UNCF Gray's Way: With Billion-Dollar Bill Gates Coup, `Bottom-Line' Bill Gray Affirms His Stature and His Leadership Style
FAIRFAX, Va. -- When software tycoon William H. Gates III made a $1 billion pledge earlier this month to fund scholarships for minority college and graduate students in science, engineering, math and education, he turned to the United Negro College Fund to administer the massive gift.
In doing so, Gates delivered a gilded endorsement that instantly quells any doubts that this organization that began in relative obscurity more than five decades ago today has become a behemoth to be reckoned with in the evolving American higher education landscape.
The software mogul's announcement also may prove to be the crowning achievement in the career of William H. Gray III, the former Baptist minister turned rainmaker, given Gates' deliberate, contemplative approach to giving away a chunk of his massive fortune. He is not one to just toss money at any old group.
Gray, president and chief executive officer of The College Fund/UNCF, singlehandedly orchestrated the donation -- which is the single largest philanthropic gift to date in the history of American higher education.
It is testimony to Gray's salesmanship skills and ability to open doors that he arranged an audience with Gates and his wife, Melinda, while traveling with them in Alabama.
"Between Montgomery and Demopolis, we discussed their concern with the challenges of access to higher education for minorities," Gray says, recounting his discussions with America's wealthiest couple.
The coup offers further proof Gray has a Midas touch for fund raising, soliciting unheard of sums of money that have propelled the UNCF from a modest charity into the nation's wealthiest Black nonprofit -- one that outstrips even such well-known groups as the NAACP and the Urban League.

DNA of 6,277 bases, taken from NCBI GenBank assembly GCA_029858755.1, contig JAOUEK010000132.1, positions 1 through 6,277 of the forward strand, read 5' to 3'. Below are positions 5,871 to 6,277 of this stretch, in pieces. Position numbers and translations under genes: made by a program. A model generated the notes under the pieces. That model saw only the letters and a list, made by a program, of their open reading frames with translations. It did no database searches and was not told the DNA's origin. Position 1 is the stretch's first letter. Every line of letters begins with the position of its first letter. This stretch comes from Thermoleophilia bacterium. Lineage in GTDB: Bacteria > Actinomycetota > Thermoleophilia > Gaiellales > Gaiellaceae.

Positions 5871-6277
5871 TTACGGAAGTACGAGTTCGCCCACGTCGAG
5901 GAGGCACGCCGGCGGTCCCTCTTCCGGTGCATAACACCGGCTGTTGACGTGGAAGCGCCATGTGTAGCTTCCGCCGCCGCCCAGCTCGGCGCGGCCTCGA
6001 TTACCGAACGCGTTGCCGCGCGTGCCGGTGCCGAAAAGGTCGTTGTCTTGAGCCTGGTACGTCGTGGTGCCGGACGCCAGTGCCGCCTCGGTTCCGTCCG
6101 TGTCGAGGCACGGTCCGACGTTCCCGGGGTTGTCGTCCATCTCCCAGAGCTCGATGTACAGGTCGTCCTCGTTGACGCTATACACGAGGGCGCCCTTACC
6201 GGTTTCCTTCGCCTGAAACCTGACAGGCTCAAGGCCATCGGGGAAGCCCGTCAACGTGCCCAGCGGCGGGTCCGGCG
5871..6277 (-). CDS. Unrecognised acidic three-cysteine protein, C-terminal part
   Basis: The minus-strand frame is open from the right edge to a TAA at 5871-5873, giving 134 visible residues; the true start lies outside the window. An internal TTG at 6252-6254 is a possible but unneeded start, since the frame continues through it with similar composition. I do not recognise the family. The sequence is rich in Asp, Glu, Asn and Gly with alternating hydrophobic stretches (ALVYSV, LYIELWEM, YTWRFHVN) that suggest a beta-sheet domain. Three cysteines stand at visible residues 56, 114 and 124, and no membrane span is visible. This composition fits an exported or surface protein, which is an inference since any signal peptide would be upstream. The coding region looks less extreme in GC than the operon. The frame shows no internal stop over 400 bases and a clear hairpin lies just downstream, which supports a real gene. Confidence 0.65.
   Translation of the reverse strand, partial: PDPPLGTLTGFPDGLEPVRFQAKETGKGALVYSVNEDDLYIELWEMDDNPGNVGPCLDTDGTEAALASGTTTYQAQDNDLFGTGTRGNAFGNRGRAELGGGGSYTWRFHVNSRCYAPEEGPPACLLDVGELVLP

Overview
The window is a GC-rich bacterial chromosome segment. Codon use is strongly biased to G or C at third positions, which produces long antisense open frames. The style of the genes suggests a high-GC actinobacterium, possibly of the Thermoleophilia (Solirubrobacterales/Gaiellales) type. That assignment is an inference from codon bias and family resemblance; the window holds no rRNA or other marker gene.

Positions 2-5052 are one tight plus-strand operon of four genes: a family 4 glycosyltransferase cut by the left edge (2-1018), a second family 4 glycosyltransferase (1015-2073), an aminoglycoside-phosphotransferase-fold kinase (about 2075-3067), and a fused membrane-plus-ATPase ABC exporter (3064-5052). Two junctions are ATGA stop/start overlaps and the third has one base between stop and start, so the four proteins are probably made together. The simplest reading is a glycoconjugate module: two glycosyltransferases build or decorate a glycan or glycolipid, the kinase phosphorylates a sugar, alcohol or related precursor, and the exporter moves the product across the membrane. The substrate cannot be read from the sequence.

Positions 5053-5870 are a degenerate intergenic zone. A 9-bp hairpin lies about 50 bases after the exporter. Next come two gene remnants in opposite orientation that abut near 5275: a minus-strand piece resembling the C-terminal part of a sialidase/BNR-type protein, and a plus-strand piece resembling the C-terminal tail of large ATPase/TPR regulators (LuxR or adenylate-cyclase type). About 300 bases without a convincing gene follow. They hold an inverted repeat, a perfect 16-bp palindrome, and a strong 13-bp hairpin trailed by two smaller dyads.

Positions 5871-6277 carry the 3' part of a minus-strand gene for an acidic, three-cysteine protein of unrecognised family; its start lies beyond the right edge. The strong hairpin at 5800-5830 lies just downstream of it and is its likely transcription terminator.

"This gift represents a substantial change from where we, as a nation, began this century -- when minorities were denied access to higher education and opportunities to participate in American life," Gray said during a news conference to announce the Gates Millennium Scholarships Program.
"It's an extraordinarily big responsibility to administer all that money. It's a sign that UNCF will be here for quite a long time," says Stacy Palmer, editor of The Chronicle of Philanthropy, a Washington, D.C.-based biweekly trade newspaper that tracks nonprofit organizations.
A Tough Task Master
Nearly everyone agrees the credit goes to Gray. But the charismatic former Philadelphia congressman's success at turning the UNCF, founded 55 years ago to raise funds for private Black colleges, into the darling charity for everyone from Manhattan's elite to Microsoft's co-founder to middle-class White Americans, has not come without a price.
Gray has numerous critics. Former employees cast him as a man who rules with an iron fist, one whose brash, aggressive and occasionally tyrannical management style make him an insufferable boss who runs roughshod over those who work for him and the organization.
Others complain that the UNCF operates under a cloak of secrecy, releasing only that information that paints the group in a favorable light, and that Gray keeps its 39 member institutions on a tight leash, tolerating no criticism. Because it is private, the UNCF does not have to disclose certain financial information.
Indeed, one is hard pressed to find anyone within the UNCF inner circle willing to publicly voice their criticisms of Gray, who has been known to reward UNCF boosters who were loyal supporters with lucrative, UNCF-secured contracts. Preferring not to take chances, observers note that he leaves little to chance and that he tends to surround himself with those whose strengths he knows he can count on.
Some fellow higher education advocates contend Gray and the UNCF have grabbed more than their fair share of the spotlight -- and donations -- given UNCF's constituency. …